Ballinrobe 1880

A letter in the Irish Times by General Gordon described the prevailing condition of the Irish peasantry in terms uncannily reminiscent of other witnessed over two centuries. He found them “patient beyond belief….loyal, but at the same time broken spirited and desperate, living on the verge of starvation in places where we would not keep our cattle….. The Bulgarians, Anatolians, Chinese and Indians are better off than many of them are”. But in 1880 they began to fight back. In 1879 the west of Ireland was plunged into another Famine as the potato crop had failed completely.

The country at that time was at the height of National Politics and Agrarian Conflict. That period between 1880 and 1892 was known as the Land War. The Land League had been had been formed by Michael Davitt and Charles Steward Parnell. Michael Davitt was the son of a small farmer whose family were evicted from their farm in Mayo when he was 4 years old, after which the family went to Lancashire and at the age of 10 he had an arm severed in a factory accident, but despite all this he later went to become a journalist and became active in the Irish Republican Brotherhood, he was arrested and incarcerated in Dartmoor for 7 years, after that he left England and went to America to solicit support for reform in Ireland. Their aims at that time was to get justice for the tenants using peaceful means. They had no fixture of tenancy, and rents were continually rising, they could never really own the land they lived on, and if they could not pay their rent they were evicted on to the side of the road, and their houses were levelled. 20,000 farmers had been evicted in the 3 previous years.

In Dublin the Phoenix Park Murders occurred in which the newly appointed Chief Secretary to Ireland Lord Fredrick Cavendish and the under secretary Thomas Henry Burke were murdered on 6th May 1882 the day after they came to Ireland to take up their appointments. In Mayo at that time the 3 most unpopular landlords were Lord Mountmorris, Lord Lucan and Captain Boycott. Lord Leitrim who had come from Donegal for the Spring fishing on Lough Mask had said that before he cast a rod he would evict 20 tenants, but he didn’t get to, as he was murdered in Milford on his way down.

Michael Davitt held a meeting in Irishtown Co. Mayo in April 1879 and 10,000 attended it.

Captain Boycott had moved to this area in 1878. He had inherited a lease on 300 acres and he was also the land agent for Lord Erne who owned 15,00 acres. Locally he became known as a tyrant. Rights that the tenants had been used to like collecting fallen wood for their fires and walking through the estate as a short cut to their homes were withdrawn. He was also the local Magistrate (ie. Judge). The tenants were allowed a 10% reduction in rent in that year 1879 but needed a 25% reduction because of the Famine but were served with eviction notices.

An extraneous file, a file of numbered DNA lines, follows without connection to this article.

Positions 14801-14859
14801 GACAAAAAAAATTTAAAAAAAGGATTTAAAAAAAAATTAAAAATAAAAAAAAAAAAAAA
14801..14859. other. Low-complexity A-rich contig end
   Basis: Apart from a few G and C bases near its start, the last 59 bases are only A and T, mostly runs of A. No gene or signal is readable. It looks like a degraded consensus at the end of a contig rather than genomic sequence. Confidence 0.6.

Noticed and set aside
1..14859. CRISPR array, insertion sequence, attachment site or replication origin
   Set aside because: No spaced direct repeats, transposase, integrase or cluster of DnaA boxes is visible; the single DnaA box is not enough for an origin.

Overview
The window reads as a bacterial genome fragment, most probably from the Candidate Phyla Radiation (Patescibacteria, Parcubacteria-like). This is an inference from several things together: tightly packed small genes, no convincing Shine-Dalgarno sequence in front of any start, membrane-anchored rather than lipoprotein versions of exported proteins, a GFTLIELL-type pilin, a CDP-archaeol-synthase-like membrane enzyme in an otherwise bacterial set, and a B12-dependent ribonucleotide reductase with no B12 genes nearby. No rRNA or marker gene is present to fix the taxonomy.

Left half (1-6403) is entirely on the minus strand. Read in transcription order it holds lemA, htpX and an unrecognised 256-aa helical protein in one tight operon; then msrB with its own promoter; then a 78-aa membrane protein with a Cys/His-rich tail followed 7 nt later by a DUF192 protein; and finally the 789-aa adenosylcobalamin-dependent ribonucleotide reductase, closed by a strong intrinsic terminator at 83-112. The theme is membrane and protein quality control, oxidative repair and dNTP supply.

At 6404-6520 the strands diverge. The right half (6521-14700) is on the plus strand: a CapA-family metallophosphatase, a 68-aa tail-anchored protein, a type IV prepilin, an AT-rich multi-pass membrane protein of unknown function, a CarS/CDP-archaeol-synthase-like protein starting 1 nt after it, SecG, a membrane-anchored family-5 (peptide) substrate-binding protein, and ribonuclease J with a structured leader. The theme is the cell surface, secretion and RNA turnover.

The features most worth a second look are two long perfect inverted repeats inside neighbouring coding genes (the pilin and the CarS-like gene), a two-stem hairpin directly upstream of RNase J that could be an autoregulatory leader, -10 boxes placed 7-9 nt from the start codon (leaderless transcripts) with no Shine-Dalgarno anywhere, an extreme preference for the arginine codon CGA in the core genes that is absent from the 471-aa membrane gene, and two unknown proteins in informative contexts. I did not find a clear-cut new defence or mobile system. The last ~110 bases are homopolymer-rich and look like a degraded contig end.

The Parish Priest at that time was Fr. John O’Malley. On 25th September he led a group of the local people to Boycott’s estate and advised the local workers to leave the farm and not to come back. Later that evening the Boycott family were alone on the farm. No mail was delivered to them, the shopkeepers refused to serve them. When members of the family tried to leave they were booed and hissed. Boycott was granted police protection. The tenants asked Lord Erne to dismiss him as Land Agent but he refused to. News of the stand-off spread worldwide, English, American and Australian papers were following it. Boycotts biggest problem were his crops which needed harvesting, as it was October, he appealed to his friends in the North and 50 Ulster Unionists volunteered, and arrived by train on 11th of November into Claremorris, the local cart drivers refused to provide transport and they had to be escorted on foot the 12 miles by the Military in rain and sleet during the night to save the crops, it took 5 hours to reach Ballinrobe and they were met by crowds of people jeering and booing. They had no shelter, and at this stage there were an extra 1000 people in the town between troops and reporters. The following day they were escorted the 3 miles out to Lough Mask. It took 2 weeks to save the crops and on 27th November they were escorted back on foot to Claremorris and back to the North. The local peasantry had been ordered by the Land League not to help in any way.

Boycott and his family decided to leave the area and return to England and had to be escorted by Army Ambulance to Claremorris where he left by train to Dublin and back to England. He died in Surrey on 27th June 1897.

The Boycott in Ballinrobe and continual agitation throughout the country and the founding of “The National Land League” in Castlebar on 21 st October 1879 forced the government to introduced Land Reforms and the “Gladstone’s Land Act of 1881” granted the 3 “F” Fair Rent, Free Sale and Fixity of Tenure, then the “Ashbourne Land Act” of 1885 and The Wyndham’s Land Purchase Act of 1903 and The Irish Land Commission in 1881. In 1947 the film “Captain Boycott” was made and starred Stewart Granger and Kathleen Ryan and was directed by Frank Launders. This event in Irish history gave a new word to the English language and that word was “BOYCOTT”.

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